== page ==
…people bustling…trees rustling…


My Sweet V6

So! Great to have you back! It’s nice of you to turn up and it feels great to be here on this Friday night! I figured there is nothing wrong with opening a blog post like them performance artists. So here I am, willing to whine, as you dine, and while some time trying to rhyme.

So let’s get straight to it. I am one of those people who show off every bit of textual trivia they learnt in school as a child. I made it a point to remember that information, not because I was required to show it off in an examination, but so that I could show it off ten years later. And I am somewhat of a snob when it comes to it. I am happy when certain phenomena can be explained with simple high-school physics, or when I manage to debunk a common dietary misconception by sounding right. I worship theory and a text-book is my temple. I have a preposterous belief in evolution too. I accept the meteor-dinosaur story and accept the fossil fuel formation theory. Naturally, I know that fossil fuels are limited. Unless large forests and rock gardens are buried under volcanic vomit again. But that does not seem likely since 2012 was classified as fiction.

I have spent long hours in grad school discussing matters of little relevance to the project due that midnight. And I still get to do that, waiting for gigabytes of code to compile. And one such subject came to my mind just before I thought of the title. It was time travel. Einstein was not a genius. He was just the physicists’ equivalent of the ultimate hipster. You know; doing stuff before it was cool and all that. Anyway, time travel: we thought that if we could accelerate this teacher I had at the speed of light to a distance of five light-minutes, she could travel to the past and see herself being clueless about what electromagnetic waves meant. Then I thought, what brought up time-travel anyway? I had seen a “forever alone” meme based on the Voyager. The Voyager was leaving our solar system. It was one light-day away from us. So we thought if we asked it to click a picture of us, which finger would it show us, how long will it take the image of the finger to reach us etc. And thus began some Youtubing for inspirational space exploration, and I stumbled upon this video on Moonshot Thinking.

Apparently some fellow told a nation that ‘they’ will put a man on the moon. And ‘they’ asked him if he was out of his mind. They didn’t know how to put a man on the moon. They could barely fly for more than a few hours. They had nothing, not even Google, to teach them how. But as we know, there have been men on the moon. They figured out how to fly, and how to fly into outer space and how to fly to the moon. They used fossil fuels, FYI. But the point is they got it done. Inspirational! And at this point, I had to go to Facebook to, you know, to unblow my blown mind. And I saw a share about a windmill that did not have any moving blades. Some charged particles vibrate and give free electrical energy. Who needs fossil fuels, right? But Youtubing inspiring renewable energy sources didn’t throw up many results, and none as well made as the likes of Moonshot Thinking.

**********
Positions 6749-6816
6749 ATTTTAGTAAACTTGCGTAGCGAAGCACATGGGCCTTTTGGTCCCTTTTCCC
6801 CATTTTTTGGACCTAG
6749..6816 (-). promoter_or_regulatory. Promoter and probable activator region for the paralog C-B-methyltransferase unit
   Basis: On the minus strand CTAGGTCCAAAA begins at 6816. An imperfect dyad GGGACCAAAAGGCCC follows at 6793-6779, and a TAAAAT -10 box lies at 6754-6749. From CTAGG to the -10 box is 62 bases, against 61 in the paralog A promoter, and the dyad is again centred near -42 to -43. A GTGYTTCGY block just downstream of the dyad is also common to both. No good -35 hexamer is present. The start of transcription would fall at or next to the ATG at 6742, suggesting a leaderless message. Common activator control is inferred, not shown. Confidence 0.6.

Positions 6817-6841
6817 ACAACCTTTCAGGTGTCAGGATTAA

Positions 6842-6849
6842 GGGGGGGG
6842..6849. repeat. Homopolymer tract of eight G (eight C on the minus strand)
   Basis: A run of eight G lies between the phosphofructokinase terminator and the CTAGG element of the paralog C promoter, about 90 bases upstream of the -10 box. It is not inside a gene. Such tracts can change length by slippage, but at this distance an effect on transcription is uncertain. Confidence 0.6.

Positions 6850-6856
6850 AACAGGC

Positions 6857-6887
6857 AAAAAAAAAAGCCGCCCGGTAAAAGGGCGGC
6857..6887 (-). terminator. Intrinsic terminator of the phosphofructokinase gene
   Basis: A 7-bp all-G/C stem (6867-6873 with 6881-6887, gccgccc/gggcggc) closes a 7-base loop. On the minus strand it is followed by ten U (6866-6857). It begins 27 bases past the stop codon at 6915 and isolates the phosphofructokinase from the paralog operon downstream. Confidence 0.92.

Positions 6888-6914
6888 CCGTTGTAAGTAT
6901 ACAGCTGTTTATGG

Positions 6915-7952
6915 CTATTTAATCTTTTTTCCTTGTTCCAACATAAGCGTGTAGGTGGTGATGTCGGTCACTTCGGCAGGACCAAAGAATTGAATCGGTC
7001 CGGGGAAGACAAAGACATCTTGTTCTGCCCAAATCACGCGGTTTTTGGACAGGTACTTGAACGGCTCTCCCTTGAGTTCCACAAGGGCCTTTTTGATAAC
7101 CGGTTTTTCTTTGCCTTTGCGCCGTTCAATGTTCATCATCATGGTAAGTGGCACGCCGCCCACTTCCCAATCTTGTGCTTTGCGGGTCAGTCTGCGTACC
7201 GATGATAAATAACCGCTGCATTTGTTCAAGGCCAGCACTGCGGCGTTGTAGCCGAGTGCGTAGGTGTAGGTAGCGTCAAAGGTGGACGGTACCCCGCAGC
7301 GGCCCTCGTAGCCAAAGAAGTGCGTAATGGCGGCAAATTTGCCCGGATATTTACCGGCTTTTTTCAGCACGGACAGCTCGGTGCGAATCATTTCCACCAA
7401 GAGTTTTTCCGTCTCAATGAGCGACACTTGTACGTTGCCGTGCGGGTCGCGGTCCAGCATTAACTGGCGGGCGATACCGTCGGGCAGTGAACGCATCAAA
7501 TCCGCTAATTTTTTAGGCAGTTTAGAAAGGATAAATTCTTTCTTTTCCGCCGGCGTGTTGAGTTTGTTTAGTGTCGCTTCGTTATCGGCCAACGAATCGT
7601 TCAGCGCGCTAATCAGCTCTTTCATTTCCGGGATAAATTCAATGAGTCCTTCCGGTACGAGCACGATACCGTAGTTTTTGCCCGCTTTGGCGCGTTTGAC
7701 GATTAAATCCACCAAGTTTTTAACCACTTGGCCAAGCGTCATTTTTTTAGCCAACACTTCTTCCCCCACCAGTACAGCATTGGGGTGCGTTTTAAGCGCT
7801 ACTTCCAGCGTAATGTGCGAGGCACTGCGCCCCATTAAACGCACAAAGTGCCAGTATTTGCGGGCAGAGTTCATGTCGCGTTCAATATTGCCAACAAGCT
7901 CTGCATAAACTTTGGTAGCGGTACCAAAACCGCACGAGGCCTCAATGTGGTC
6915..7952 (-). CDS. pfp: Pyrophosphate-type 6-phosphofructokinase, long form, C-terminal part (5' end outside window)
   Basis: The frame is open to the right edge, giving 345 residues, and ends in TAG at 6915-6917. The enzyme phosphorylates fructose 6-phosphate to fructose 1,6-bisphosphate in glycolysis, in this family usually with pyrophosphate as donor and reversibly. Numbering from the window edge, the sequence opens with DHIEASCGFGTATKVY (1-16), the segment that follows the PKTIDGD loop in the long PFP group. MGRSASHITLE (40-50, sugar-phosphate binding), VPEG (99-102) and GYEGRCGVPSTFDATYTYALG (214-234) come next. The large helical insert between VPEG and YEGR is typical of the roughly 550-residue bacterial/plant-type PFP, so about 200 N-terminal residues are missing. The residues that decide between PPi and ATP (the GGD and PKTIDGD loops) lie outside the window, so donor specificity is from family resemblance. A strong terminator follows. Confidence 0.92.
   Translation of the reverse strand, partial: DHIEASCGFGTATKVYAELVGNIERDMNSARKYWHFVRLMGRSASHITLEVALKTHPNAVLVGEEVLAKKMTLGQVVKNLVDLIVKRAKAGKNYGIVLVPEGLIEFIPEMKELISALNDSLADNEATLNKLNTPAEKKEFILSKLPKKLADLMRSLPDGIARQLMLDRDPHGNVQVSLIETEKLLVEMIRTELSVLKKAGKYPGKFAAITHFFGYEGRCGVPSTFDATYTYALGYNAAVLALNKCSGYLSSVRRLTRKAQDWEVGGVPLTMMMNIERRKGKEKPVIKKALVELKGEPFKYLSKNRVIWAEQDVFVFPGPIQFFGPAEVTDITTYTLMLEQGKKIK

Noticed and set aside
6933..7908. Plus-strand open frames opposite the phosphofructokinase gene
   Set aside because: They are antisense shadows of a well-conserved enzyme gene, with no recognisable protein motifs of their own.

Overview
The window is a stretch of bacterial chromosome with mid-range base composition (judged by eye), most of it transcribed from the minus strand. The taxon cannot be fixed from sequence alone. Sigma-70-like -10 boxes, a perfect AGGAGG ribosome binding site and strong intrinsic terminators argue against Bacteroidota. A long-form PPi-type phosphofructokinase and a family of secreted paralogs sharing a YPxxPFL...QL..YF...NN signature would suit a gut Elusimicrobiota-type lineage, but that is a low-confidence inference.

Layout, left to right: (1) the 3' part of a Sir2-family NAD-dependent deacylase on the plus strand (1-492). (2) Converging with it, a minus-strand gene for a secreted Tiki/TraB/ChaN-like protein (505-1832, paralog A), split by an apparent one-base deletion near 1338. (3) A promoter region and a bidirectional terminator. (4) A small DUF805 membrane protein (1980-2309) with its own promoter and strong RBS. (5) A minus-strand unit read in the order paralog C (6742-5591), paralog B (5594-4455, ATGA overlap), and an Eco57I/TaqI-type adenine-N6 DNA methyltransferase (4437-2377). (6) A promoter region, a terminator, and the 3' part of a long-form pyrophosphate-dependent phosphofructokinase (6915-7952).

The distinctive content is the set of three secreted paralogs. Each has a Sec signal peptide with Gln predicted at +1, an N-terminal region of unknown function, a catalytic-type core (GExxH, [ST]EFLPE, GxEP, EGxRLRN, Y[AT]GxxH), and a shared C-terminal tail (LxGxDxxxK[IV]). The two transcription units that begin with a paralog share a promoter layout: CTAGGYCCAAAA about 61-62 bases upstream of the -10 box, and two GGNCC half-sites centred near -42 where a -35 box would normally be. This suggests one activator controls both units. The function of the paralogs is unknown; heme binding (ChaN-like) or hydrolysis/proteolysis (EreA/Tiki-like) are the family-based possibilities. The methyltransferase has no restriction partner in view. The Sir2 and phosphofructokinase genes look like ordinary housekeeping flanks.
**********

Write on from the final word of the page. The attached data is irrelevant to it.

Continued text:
And this is when I thought of the title. We have enough petrol and coal for this generation, and probably for the next. So we are trying to prolong the life of fossil fuels (see irony?) We do not really need to try too hard for renewable energy. Although we have come very very far. We reached the moon because we started as underdogs against nature, against science. And we, well, ‘they’ thrust a man to the moon. When we started towards the moon, we had nothing. And that makes for so many heart warming Youtube videos. We need to get back to that state to solve our energy crisis. We need to have nothing. We need to bring out our true nature of discovery and exploration. We need to inspire the next generation to harness the power of nature and sustain it in the absence of apocalyptic eruptions and ice ages. And we as a people need to work towards reaching that state of apathy and lost hope. So bring out your Humvees and top up that Avendator. I’ll see you at the Energy Conference with my super, sweet V6.

The Tea Party

She was gamboling, with an oblivious gait,
Through the woods, of spruce and date,
She slipped and tripped and tore her sole,
And fell into a rabbit hole.

Tumbled down stairs and through a door,
She woke up on a velvet floor.
She looked around and rubbed her eyes,
She saw crackers and tea, pots and pies.

“Where am I?” she pondered,
And to where has she wandered?
To a table full of hatters?
Who speak World, about worldly matters?

In silken coats, and a tall top hat,
From silver cups they sip and chat.
“A fine leader!” she heard them say,
“Peace on Earth!” she heard them pray.

Some would sing, some would sway
To a tune that wove its way;
Someone gasped, some sat entranced
By a fancy contrivance.

Lost as ever, puzzled and dazed,
She reached out, trying to catch a gaze.
Not one eye, no ear nor hand was lent,
By the hatters drowned in merriment.

She crawled out, and gamboled back through the grove,
And woke up next morning to the rooster’s crow.
It was only a dream, she was told,
But on went the tea party, down the rabbit hole.

Summer Vacation

1st Month: